Do all philosophical concepts require a total system to make sense of them? Is philosophy either totally self-sustaining, or a failure? The intellectual zeitgeist is arguably as anti-systematic as it has ever been in many areas of philosophy. This makes Gottfried Leibniz’s work seem especially untimely to the typical modern reader. Leibniz’s philosophical reputation is as a system builder, a philosopher whose intellectual projects are at least meant to integrate one another seamlessly.
Given this, it is difficult to understand certain elements of Leibniz’s thought in isolation. This article aims to expand on several aspects of his philosophy at once. It begins with a discussion of Leibniz’s view of human understanding. It then moves on to consider the monad – perhaps his most distinctive philosophical concept. It concludes with an analysis of possibility and infinity in Leibniz’s thought.
The Intelligibility of Things According to Leibniz
Leibniz believed that the intelligibility of things had to be foundational: it is an indispensable, a priori principle of rationality that “there is nothing without a reason” or “nothing unintelligible happens”. This principle – known as the principle of sufficient reason – is one of the fundamental principles of reason held by Leibniz.
The other is the principle of contradiction, which Leibniz states thus: “nothing can at the same time be and not be, but everything either is or is not”. Beyond the boundary of the second principle – beyond the boundary of consistency – no sense can be made whatsoever. Within the boundary – the realm designated by the first principle – sense is guaranteed.
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Leibniz holds that our striving to make sense within this boundary is good in itself, both as a mark of our humanity and as a way of emulating God. Adrian Moore points out that, because our ability to theorize necessary, eternal truths inheres in the human condition, Leibniz also takes on a certain claim about perspectival knowledge – that knowledge from a certain perspective always reveals something of these truths, and so we ought to draw on past traditions. Leibniz was both by nature and conviction an eclectic.
Yet, this process of drawing on previous traditions has to proceed without losing sight of the grounds of such insights to the claim of eternal and necessary truths – metaphysics involves a priori qualification.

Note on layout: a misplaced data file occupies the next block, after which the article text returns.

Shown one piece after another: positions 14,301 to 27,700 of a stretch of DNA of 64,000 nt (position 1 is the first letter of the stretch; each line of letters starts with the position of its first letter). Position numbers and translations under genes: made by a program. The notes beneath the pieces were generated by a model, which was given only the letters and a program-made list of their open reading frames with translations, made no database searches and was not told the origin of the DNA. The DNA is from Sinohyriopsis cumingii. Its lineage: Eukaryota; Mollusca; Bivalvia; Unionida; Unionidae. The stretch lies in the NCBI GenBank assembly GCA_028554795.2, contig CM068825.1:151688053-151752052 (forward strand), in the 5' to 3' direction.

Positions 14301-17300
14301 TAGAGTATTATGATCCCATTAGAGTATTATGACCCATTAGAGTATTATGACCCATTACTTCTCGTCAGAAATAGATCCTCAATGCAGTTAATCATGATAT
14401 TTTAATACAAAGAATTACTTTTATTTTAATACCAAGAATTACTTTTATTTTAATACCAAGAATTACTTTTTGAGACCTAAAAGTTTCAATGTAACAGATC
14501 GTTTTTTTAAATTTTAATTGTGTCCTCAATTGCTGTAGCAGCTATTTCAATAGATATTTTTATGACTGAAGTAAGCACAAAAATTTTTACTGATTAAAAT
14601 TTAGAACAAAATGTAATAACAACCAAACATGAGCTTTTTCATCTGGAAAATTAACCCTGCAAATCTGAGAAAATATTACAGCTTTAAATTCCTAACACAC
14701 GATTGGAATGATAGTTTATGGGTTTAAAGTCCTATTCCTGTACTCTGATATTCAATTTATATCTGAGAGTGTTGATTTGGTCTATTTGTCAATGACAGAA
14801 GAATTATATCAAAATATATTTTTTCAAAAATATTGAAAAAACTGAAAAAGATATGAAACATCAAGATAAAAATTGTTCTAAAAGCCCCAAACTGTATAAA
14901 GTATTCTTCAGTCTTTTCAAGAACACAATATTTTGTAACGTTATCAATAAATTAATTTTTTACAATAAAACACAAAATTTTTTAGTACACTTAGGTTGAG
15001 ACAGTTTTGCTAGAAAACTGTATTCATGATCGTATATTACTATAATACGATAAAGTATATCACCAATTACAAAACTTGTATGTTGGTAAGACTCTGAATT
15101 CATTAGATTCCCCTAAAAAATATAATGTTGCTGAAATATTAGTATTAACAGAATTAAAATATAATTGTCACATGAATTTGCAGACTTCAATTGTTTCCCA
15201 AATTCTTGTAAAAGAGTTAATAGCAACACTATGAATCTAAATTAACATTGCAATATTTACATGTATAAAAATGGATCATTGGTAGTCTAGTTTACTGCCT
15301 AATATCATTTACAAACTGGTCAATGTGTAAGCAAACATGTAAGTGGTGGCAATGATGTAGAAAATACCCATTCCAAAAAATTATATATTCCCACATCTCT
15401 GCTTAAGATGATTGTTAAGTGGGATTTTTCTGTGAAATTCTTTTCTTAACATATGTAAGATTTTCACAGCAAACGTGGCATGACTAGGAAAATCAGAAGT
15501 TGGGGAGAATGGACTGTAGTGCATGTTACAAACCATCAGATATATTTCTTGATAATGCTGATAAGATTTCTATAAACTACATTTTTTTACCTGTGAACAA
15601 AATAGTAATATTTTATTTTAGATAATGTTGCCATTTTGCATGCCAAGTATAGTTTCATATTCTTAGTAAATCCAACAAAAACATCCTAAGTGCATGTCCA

Leibniz’s Break with Descartes and Spinoza
While previous philosophers like Descartes and Spinoza take metaphysics to be valuable in its own sake – a ‘mark of humanity’ or of ‘human excellence’, both had a much more fundamental reason for undertaking a metaphysical project. For Descartes, metaphysics was used in aid of science, and for Spinoza it was used in aid of ethics.
Leibniz goes further, claiming knowledge of “necessary, eternal truths” that “this knowledge alone is good in itself…all the rest is mercenary”. This is in tension with the basis of Leibniz’s thought, which is Christian – that is, a reflection of the culture in which he was embedded. There is nothing de-contextualized about Leibniz’s thought – he does not make claims on eternity in this way.
It is for this reason that Leibniz ascribes to God the conventional aspects of omniscience, omnipotence, and omnibenevolence. God is responsible for all that is ‘contingently the case’, which – in Leibniz’s system – meant everything which is the case in this possible world, but not others. For Leibniz, various states of the world are possible, but given God’s omnibenevolence, it follows that this possible world – the one we live in – is the best.
As Moore has it, if Leibniz’s attempt to make sense of things were to be successful, then it would be as successful as any attempt could possibly be – it would show not only how things are, but that things are how they are because there are cosmically forceful reasons why they could not be any other way. However, Leibniz’s system appears to run into a massive problem – the brute fact that the world is improvable.
Contemporary philosopher Adrian Moore summarizes Leibniz’s system succinctly as follows:
“The ultimate constituents of the world are individual substances, what Leibniz calls monads. These are minds, or mind- like. Each of them represents the world in some way. They include God, you, next-door’s cat, and countless much less sophisticated monads corresponding to various material features of the world. But none of them is itself, strictly speaking, material. […] For neither space nor time is an ultimate feature of reality…rather, space and time are features of how reality appears to certain of these monads. Leibniz is an idealist.”